Subject: SMH: Former general admits he led attack on Balibo
Date: Sat, 29 May 1999 11:52:11 -0400
From: "John M. Miller" <>

Received from Joyo Indonesian News:

Sydney Morning Herald 29/05/99

EAST TIMOR Former general admits he led attack on Balibo

Yunus Yosfiah tells David Jenkins he led the 1975 raid, but saw none of the Australia-based journalists who died.

Indonesia's Information Minister has admitted for the first time that he led the 1975 attack in which five Australia-based journalists were killed in East Timor, adding that he stayed in the border town of Balibo for "maybe 10 days or two weeks" after the operation.

But he has rejected key aspects of a finding by the former chairman of the National Crime Authority, Mr Tom Sherman, who said he was the man "most likely" to have led the soldiers who killed the newsmen, dressed them in military uniforms for propaganda purposes then burnt their bodies.

In an interview, the former Lieutenant-General Yunus Yosfiah said he had never seen the TV newsmen "alive or dead". Nor, he said, had he received any reports that foreigners had been killed in Balibo.

"I have never seen the bodies," he said. "I've never seen [the journalists] alive or dead. Not even one. I haven't even [had a report about that from] my subordinates."

Mr Yunus was asked: "So you led the attack and you stayed in Balibo for 10 days. Five foreigners were killed but you didn't see them alive or dead? And nobody reported it?"

He answered: "Right!"

In an interview several years ago, the officer in charge of those operations, Lieutenant-General Dading Kalbuadi, revealed that Mr Yunus had led the attack on Balibo. But in interviews last year, Mr Yunus denied that he was in Balibo during the attack.

This week, Mr Yunus rejected an October 1998 claim by Orlandino Maia Guterres, a former East Timorese partisan who claims to have been attached to the Indonesian force, that the attackers knew in advance that there were foreign journalists in Balibo. "I never had any brief about that," he said. Mr Sherman accepted that while some Indonesian officers higher up the chain of command "knew of the possible presence of journalists in Balibo prior to the attack", there was no evidence that the attacking troops had been told about the journalists.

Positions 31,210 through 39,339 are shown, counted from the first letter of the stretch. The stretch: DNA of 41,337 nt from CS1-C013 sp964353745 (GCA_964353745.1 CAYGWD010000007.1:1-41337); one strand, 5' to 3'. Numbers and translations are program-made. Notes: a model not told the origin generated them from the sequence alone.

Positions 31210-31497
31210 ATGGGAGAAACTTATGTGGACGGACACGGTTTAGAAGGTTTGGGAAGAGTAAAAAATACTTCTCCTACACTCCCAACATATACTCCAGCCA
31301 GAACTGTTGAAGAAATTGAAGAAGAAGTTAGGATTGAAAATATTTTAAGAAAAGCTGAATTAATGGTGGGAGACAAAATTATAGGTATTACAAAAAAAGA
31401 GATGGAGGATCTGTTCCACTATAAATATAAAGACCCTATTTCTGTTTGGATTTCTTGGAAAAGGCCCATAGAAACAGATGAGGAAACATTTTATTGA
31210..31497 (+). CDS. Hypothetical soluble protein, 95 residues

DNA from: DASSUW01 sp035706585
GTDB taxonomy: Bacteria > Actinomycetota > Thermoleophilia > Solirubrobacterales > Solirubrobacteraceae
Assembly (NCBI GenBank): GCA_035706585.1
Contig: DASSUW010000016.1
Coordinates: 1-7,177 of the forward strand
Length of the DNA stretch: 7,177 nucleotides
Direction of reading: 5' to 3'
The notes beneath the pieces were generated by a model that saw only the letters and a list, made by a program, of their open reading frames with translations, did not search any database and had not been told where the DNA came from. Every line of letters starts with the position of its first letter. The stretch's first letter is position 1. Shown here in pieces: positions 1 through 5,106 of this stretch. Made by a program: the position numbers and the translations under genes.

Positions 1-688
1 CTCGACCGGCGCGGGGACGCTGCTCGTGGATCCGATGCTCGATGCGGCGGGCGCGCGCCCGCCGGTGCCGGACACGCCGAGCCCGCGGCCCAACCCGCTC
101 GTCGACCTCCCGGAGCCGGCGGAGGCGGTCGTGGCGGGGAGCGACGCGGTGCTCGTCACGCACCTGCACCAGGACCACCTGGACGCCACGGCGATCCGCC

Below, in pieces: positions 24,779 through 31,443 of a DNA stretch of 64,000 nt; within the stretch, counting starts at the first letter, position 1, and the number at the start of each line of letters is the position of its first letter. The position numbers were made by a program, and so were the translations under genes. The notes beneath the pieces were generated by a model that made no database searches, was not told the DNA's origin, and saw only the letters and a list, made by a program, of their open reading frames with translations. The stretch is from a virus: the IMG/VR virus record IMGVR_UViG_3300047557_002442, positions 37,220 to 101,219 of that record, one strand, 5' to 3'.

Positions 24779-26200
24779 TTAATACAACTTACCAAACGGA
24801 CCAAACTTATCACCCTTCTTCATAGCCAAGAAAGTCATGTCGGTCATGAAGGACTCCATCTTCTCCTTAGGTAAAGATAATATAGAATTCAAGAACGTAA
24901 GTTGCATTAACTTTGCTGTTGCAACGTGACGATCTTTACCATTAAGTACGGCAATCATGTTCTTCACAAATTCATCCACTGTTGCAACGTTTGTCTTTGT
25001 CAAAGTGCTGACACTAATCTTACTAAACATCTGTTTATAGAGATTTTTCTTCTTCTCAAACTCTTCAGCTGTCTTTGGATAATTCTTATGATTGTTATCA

When asked about reports that the bodies of some newsmen had been dressed in Fretilin uniforms and photographed behind a machine-gun for propaganda purposes, Mr Yunus said: "Are there any photographs?

"You know, I have heard several stories about that. I have a brother-in-law in Australia and some family there. One of them mentioned that. The other story [is] that I asked the journalists to stand against the wall and I shot them. That is another story. Which story will you follow?"

Mr Yunus rejected suggestions that East Timorese partisans associated with the UDT political group had accompanied Indonesian troops during the attack on Balibo. The only partisans there that day, he said, were members of Apodeti, a tiny, pro-Indonesian party.

"No, there was no UDT," he said. "It is a bulls--- story. There is no UDT over there. Just Apodeti. The military guides of Apodeti."

General Yunus - who had six tours in East Timor, serving there for a total of "maybe seven" years, and is married to an East Timorese woman - insisted that the Habibie Government was determined to ensure that the East Timorese could vote freely in the August ballot on autonomy or independence. Nor, he said, were there groups in the Indonesian Army who were trying to sabotage the vote. If there had been any attempts, it would not have been the work of even small groups in the army but "just individuals".

"Because there are Timorese sergeants, privates [who think like that]. It is not [even] a small group or by ABRI", the Indonesian armed forces.

"Mr Habibie already stressed many times to all of the Cabinet that [anyone who sought to undermine the vote] would be gambling with our international reputation. Habibie is a democratic figure."

Mr Yunus said that at present foreign journalists in East Timor were sometimes failing to report that there was "a big group of people" who favoured integration with Indonesia. "That's why the ... pro-integration [side] sometimes perceive that the international journalists are very unbalanced," he said.

"That is why they make a reaction, because for a long time they have been treated not fair by the international journalists."

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